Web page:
As previously reported on Bits & Pieces, Maker David Huerta recently devised a DIY encrypted mixtape using an Atmel-based Arduino and a transparent acrylic case. The co-organizer of Art Hack Day and Cryptoparty had published his provocative piece of work to encourage the public to think a little bit more about privacy and what governments should or should not be allowed to do. As Huerta described, the device was created as a “soundtrack for the modern surveillance state” and is designed to be enjoyed only by those to whom he has given listening privileges.
Our friends at Arduino had the opportunity to catch up with the New York-based artist, where he went 1:1 with Zoe Romano. See their entire interview below:
Z: What makes you more uncomfortable about NSA actions which made you react and build this device?
D: The NSA’s mass surveillance encompasses a lot of programs which run counter to what I feel is a fundamental right to privacy. In the US Constitution there’s an expression of that in its fourth amendment. What the NSA is doing goes against the spirit of that much like petting a cat backwards; It’s the wrong direction to go towards and a cat/society will swipe its paw at the offender.
Z: Arduino community is always interested in understanding how things are made. Where we can find source code and technical specs to build one? It would be great if we all could share more practical knowledge on these topics.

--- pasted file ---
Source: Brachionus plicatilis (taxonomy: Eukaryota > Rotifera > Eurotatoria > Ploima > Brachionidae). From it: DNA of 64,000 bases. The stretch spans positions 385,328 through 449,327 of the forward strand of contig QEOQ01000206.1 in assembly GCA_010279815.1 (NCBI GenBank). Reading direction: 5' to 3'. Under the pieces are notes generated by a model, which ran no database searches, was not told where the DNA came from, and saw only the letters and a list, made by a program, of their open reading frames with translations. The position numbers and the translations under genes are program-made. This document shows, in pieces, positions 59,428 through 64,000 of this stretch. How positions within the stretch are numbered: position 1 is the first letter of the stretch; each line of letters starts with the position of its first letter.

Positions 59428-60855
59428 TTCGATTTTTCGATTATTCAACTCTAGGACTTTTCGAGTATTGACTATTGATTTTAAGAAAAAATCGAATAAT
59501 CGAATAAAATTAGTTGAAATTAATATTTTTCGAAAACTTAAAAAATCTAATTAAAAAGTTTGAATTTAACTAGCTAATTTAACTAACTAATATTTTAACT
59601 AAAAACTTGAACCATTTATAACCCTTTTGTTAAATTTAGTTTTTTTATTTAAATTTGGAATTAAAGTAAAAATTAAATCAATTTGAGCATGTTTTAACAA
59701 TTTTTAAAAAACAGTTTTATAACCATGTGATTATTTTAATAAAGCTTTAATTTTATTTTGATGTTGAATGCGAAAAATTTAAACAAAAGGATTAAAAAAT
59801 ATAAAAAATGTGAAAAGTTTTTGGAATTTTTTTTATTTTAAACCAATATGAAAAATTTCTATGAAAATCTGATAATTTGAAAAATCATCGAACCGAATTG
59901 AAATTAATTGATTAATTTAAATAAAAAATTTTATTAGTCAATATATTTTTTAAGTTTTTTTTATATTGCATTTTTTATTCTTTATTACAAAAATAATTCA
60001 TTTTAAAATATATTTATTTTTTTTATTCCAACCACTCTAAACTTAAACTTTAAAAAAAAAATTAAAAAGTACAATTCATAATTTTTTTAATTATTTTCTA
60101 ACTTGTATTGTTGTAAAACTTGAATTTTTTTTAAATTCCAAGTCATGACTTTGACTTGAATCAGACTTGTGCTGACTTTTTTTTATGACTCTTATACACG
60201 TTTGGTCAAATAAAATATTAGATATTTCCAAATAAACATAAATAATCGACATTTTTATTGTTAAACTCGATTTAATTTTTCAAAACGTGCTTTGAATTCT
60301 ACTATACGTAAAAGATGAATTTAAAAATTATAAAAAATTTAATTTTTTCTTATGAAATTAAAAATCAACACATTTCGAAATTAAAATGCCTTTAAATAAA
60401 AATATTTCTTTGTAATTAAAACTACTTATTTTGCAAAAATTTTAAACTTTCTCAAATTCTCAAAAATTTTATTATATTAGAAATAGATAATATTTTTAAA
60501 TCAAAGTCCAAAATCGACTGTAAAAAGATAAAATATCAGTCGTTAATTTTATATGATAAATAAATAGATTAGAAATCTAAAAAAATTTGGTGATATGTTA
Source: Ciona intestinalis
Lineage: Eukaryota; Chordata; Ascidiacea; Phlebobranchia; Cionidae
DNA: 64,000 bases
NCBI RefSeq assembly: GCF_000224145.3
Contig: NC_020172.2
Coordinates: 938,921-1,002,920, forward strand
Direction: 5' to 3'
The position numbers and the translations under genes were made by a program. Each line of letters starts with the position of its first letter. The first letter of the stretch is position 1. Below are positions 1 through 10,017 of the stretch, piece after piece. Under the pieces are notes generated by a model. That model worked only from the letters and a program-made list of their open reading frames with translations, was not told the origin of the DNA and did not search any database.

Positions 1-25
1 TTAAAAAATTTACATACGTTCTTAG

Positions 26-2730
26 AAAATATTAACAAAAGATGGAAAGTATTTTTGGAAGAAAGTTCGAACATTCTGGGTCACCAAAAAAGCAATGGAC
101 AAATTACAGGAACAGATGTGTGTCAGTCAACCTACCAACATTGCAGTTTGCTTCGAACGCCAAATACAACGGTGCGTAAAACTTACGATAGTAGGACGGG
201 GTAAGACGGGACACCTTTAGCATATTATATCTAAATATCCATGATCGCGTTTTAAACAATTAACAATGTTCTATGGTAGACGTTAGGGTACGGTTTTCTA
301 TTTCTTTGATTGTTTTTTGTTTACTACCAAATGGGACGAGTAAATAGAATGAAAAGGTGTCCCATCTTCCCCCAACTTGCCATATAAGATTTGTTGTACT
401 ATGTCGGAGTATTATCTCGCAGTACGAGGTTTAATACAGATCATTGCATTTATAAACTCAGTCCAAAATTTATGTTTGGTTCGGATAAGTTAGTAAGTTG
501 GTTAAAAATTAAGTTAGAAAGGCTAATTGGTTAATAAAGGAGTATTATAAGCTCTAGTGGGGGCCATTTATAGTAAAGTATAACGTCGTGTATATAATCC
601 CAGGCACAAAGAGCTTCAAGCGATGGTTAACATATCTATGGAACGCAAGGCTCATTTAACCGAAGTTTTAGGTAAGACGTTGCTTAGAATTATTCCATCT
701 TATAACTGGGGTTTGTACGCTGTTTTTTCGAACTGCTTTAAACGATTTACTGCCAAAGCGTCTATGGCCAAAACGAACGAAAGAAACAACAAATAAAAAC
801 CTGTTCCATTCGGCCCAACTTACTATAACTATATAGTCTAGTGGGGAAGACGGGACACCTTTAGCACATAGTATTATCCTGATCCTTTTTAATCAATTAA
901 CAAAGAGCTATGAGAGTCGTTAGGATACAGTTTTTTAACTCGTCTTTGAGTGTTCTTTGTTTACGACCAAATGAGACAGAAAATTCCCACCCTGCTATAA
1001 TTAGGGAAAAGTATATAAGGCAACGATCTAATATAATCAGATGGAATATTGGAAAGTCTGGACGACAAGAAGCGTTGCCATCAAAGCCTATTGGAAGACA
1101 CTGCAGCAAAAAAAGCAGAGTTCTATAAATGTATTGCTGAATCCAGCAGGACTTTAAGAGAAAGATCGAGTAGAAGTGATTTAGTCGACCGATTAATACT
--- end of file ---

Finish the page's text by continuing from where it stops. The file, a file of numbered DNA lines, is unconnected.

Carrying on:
D: The mixtape device is basically just an Arduino and Adafruit wave shield. The code to play each wave file on the SD card on a loop (when unencrypted) is right off their list of examples. I made one slight modification, which is to turn on a purple LED to indicate when it’s working. Purple is not an easy LED color to source, but it’s the global Pirate Party color and I wanted to give them subtle props for working towards a free and secure internet on the policy side of things.
I will at some point publish a way to do the encryption part of this using a Beaglebone Black and CryptoCape to make it a fully open hardware proof-of-concept, but in this case the SD card encryption was done off-device. I also plan on going through a full tutorial based on that at this year’s Open Hardware Summit in Rome.
Z: You said: “The NSA can read my stupid Facebook updates but without my consent it will never be able to listen to my… mix tape, even if it’s sitting right in front of them.” – What makes you believe that your encryption is strong enough?
D: The truth is that everyone sucks at information security, including myself, so no one can really make the claim something they’ve built is “NSA-proof.” Generally though, the less hardware and software you have, the less complexity and thus, opportunity for attack vectors or human errors there are. The playlist was kept offline, is not on the Arduino sketch, or anywhere in the hardware except encrypted in the SD card. The only place the audio existed aside from in the various sources I collected it from was on the hard drive of the PC I used to compose the mix tape, which has since been removed and stored offsite and offline. The encryption was also ran by a different machine, and one that I generally keep on my person. This goes beyond mass surveillance capabilities and into TAO/FBI “partyvan” surveillance; I can’t imagine an intelligence analyst is going to go to their very serious boss to explain that they need to expense a vehicle to go after some guy’s mix tape in a city where they won’t even be able to find a parking spot close enough to run a tempest attack from.
Z: Do you have the pictures of the inside showing the components and the circuits?
D: They’re not too exciting since its just the Arduino + Wave Shield, but I attached a photo of the unencrypted version (clear acrylic instead of red clear acrylic), which I’ll also be bringing with me to the Open Hardware Summit.
Interested in learning more? You can read all about the uncrackable mixtape on David Huerta’s original blog post here.